I still contend that we would do better to just go out there and involve ourselves with meeting actual human need than to try starting an institution before we even know what form it needs to take, or before what kind of leadership is needed (and that IS a big consideration that is seldom addressed). I’ve found that when you take the initiative to act out of compassion toward your fellow man, it resonates with people and they start jumping in to help and things begin to happen without all the burdens associated with church as usual. When form finally makes sense, you are free to allow that form to take the shape that can best serve your mission. Traditional IC is just too wag-the-dog for me. I believe it can change, but I honestly am enjoying way too much not knowing what a day will bring forth to ever be a team player in such a structure again.

  13. Steve Sensenig — April 28, 2007 #

    I can only speak for myself as part of a “house church” or “simple church”.

    I think that the way we in this type of church talk about leadership is not meant to imply that there are no leaders.

    Rather, it is meant to dismantle the assumption from the outside that there is a very clear, obvious, “person in charge”.

    It is, from our perspective, an attempt to get back to an organic sense of leadership functioning as the Spirit directs, rather than just filling a “position” on the staff.

    I don’t know if that helps any or not. I just wanted to point out that I don’t think it’s as foreign to what you’re saying as you might think it is.

    As far as Shannon’s comment, I think the idea of a “go to” person in Scripture is much more severely limited to the Old Testament. In the New Testament, Jesus is revealed as the fulfillment and completion of all of those “go to” people. (e.g., Hebrews 1:1-2)

    Just my 2 cents.

  14. Mak — April 28, 2007 #

    Steve, I’m sorry if I sent the message that I think all house church folks thing the same way.or that all lack an understanding or appreciation for godly Spirit directed servant leadership..I was just sharing some things I’ve heard lately from people…and not just house church.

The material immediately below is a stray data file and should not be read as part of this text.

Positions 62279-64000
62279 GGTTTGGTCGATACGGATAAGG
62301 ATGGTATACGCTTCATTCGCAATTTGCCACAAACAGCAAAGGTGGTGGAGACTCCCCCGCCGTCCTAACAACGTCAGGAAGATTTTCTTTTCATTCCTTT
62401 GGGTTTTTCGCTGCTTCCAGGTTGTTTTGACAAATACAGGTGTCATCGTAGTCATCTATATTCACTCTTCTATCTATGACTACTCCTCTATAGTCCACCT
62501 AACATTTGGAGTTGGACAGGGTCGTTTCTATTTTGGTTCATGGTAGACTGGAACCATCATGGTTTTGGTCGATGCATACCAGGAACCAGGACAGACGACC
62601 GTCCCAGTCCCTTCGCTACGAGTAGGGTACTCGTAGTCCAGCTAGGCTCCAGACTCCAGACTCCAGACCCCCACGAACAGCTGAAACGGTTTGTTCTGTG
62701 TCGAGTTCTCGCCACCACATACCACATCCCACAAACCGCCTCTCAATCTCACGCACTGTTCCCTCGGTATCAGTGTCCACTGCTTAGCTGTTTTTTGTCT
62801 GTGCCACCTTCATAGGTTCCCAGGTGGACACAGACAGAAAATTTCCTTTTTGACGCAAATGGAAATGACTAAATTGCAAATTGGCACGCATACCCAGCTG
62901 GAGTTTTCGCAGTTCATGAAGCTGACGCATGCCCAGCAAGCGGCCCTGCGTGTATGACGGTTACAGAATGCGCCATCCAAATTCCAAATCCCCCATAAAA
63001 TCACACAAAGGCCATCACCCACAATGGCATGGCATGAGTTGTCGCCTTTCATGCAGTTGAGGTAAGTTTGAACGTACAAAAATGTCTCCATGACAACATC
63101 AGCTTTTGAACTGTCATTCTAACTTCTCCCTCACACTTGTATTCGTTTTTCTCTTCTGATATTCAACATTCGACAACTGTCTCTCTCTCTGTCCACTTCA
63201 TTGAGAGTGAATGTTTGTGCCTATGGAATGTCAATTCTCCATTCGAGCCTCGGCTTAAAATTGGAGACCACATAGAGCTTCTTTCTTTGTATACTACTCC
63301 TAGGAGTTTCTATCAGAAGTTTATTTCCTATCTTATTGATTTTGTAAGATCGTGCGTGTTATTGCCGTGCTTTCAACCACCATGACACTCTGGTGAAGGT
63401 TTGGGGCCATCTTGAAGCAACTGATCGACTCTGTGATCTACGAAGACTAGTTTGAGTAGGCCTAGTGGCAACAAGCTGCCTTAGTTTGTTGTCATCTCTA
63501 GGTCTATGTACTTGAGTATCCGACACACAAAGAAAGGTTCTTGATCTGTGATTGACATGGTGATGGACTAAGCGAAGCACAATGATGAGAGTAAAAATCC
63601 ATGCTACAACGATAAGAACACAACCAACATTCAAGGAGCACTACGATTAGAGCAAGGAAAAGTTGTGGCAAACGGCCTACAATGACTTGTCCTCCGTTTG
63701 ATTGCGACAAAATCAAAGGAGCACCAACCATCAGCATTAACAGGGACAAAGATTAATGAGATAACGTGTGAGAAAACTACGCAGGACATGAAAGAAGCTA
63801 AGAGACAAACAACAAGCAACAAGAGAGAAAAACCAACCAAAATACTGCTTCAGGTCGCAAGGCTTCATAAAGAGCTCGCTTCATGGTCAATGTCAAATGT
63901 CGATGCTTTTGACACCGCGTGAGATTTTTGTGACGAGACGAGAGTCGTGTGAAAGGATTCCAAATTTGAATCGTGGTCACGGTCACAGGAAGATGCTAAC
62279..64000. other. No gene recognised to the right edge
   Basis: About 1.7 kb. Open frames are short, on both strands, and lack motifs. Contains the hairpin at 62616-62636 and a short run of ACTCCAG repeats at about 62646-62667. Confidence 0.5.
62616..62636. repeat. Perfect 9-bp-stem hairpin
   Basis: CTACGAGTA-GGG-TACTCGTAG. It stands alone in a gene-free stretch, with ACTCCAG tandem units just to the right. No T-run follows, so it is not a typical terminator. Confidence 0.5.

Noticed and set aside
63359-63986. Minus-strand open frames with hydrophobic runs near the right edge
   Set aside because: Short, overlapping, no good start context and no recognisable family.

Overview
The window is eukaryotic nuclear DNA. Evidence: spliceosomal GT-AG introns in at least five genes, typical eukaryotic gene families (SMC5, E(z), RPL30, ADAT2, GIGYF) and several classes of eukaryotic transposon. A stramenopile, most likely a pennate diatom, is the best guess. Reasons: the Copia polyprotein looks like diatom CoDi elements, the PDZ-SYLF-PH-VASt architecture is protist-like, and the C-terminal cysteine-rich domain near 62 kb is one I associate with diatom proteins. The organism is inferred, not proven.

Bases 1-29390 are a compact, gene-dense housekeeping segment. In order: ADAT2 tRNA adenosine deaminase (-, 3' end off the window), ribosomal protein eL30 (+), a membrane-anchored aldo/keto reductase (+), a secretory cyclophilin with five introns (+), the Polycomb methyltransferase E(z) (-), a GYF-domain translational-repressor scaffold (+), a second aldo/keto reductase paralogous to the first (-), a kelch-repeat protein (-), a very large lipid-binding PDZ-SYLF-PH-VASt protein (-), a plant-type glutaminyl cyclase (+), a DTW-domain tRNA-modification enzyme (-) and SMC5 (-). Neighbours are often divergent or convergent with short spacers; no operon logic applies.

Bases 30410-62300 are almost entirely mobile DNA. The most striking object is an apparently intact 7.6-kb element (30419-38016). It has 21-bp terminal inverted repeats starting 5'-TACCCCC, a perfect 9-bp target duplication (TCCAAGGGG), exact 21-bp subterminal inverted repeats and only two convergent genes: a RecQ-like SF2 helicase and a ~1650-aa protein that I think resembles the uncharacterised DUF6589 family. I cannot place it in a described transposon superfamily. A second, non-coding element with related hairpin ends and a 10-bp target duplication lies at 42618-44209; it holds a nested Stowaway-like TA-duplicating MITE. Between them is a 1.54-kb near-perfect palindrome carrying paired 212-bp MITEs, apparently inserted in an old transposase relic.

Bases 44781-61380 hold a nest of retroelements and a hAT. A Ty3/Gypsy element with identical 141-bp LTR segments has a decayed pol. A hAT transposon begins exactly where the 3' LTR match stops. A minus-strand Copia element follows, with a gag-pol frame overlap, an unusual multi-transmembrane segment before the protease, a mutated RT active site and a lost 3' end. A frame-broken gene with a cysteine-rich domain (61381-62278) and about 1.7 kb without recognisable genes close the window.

Revolution would be classified as organic missional simple church or intentional eclectic I guess. Although, we’re pretty difficult to classify.

    David and I are clearly leaders but not the only leaders and we do not have an institutionalized hierarchal structure in any sense of the phrase.

    So I completely understand and relate to that. I think maybe I’m advocating resisting the urge to throw the baby out with the bathwater…and esp. making decisions predominantly from a place of pain

  15. Mak — April 28, 2007 #

    tina, thanks for your thoughts :) always a joy to see you drop by

  16. Mak — April 28, 2007 #

    webb - oh I hear you being burned out on IC leadership. I am too…sick to death of it. I’d like to think that Revolution has and is becoming what you are speaking of but I think that in most cases where there are good leaders and godly communities, you’ll see more structure than anyone thinks there is if you look closely enough…it’s just such an organic healthy structure that no one feels like it’s anything like what they’ve experienced in the past.

    living by example is one of the best ways to be a good leader IMO…and something that I have rarely seen in my life. My pastors and other church leaders were always too busy running the business of the church to live the mission. That change alone could make a HUGE difference in churches.

  17. Shannon — April 28, 2007 #


    The New Testament Scriptures are rich in “go to” persons. It’s sounds generic to label these Godly people as simply go to people as the office they filled was and still is sovereignly ordained by God himself.

  18. Steve Sensenig — April 29, 2007 #


    I’d be completely receptive to hearing some specific examples of what you are seeing in the NT.